It's a question of sourcing. If you don't know how to lead yourself to that, why throw the baby out with the bathwater? Generally speaking, Wiki is quite accurate. It is in controversial subjects it goes off the rails since it draws attacks and edits on both sides. For example it is worthless for the 1967 Six Day War. For who drew Spider-Man it's fine.
29 weeks ago
29 weeks ago Link To Comment
I went back to school a few years ago. The school, like many others, had an electronic "library" with access to many books and journals on-line. Weird thing about it though - it seemed heavily tilted towards books and journals that supported the Regressive agenda.

Wikipedia saved me from parroting only the approved agenda (and undoubtedly gave several of my instructors headaches). Not as a primary source, no - but in providing references to "respectable" sources that I could use.

Unless it is some obscure subject, Wikipedia moderators are pretty good at killing bias soon after it appears. Much sooner than respected academic bodies do - ref. the latest ICD interim code set that greatly expands the scope of "mental illness." Advocates for people with difficult to diagnose physical maladies haven't managed to fix that one in five years of fighting.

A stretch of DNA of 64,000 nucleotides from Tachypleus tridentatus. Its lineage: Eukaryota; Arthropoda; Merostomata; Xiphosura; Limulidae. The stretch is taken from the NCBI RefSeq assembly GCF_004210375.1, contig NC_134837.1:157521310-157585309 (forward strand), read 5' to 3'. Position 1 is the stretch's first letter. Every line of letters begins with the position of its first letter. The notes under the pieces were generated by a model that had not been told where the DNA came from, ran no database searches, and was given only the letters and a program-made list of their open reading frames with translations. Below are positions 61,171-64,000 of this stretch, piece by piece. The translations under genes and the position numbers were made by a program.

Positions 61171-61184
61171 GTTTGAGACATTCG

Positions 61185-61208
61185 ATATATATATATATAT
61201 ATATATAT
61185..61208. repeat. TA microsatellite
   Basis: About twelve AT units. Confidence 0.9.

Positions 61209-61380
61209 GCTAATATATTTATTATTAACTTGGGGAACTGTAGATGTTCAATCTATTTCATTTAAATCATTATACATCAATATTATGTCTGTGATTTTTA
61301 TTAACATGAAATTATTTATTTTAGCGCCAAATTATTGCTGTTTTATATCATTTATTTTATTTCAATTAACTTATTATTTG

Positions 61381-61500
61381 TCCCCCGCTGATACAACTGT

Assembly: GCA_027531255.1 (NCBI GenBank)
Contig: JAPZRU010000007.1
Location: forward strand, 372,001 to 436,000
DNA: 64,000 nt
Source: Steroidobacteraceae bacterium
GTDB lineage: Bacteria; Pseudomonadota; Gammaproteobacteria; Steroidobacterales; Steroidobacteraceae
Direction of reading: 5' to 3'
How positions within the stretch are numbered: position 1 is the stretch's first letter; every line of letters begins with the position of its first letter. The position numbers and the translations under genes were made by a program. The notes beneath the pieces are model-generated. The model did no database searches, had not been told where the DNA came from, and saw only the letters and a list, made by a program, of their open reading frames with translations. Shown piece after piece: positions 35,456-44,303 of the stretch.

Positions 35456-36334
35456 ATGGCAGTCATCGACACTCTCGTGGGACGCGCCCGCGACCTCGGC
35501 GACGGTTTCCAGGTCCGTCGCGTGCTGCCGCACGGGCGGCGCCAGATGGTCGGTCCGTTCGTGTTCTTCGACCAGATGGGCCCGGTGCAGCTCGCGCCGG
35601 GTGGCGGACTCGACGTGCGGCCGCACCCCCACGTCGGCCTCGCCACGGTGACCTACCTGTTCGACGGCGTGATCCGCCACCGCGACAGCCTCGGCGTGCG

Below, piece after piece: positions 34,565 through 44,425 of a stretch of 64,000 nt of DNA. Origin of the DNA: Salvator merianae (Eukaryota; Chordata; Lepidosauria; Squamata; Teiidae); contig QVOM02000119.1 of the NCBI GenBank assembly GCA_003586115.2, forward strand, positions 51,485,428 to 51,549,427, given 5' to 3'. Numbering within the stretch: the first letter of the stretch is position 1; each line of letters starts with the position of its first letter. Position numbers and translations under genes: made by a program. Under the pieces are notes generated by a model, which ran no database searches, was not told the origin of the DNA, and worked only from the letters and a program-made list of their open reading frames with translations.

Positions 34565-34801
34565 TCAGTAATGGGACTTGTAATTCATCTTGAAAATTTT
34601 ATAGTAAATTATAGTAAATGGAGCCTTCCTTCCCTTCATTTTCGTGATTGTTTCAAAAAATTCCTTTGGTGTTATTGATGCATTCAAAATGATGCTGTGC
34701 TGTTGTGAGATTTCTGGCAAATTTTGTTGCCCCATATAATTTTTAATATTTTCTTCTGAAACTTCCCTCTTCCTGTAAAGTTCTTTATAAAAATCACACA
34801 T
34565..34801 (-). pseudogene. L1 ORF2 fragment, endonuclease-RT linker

29 weeks ago
29 weeks ago Link To Comment
When a source of information is wrong on so many things, there's no way they can be believed even on 'some' things and be believable as a reliable source of information. After all. How does one know on WHICH subjects that Wikipedia is accurate? One cannot know, of course, therefore Wikipedia is NOT a 'credible' source of accurate information. Those who cite Wikipedia on the 'Constitution' are not doing themselves a good service. Then THEIR veracity comes into question.
29 weeks ago
29 weeks ago Link To Comment
No one relies on Wiki for prime sourcing. Wiki is an intro-level where one can quickly look up a subject one has a passing curiosity about. It doesn't pretend to be in-depth. No one's going to inform the world or solve its problems from this comments section. The point Mr. Adams was making is that liberal versions of the world about us are unreliable, and I'd add, probably much more so than Wiki.

If you want to see some idiocy that surpasses anything I've ever seen on Wiki, read that article on slavery I linked to at The Nation. It is a marvel of BS.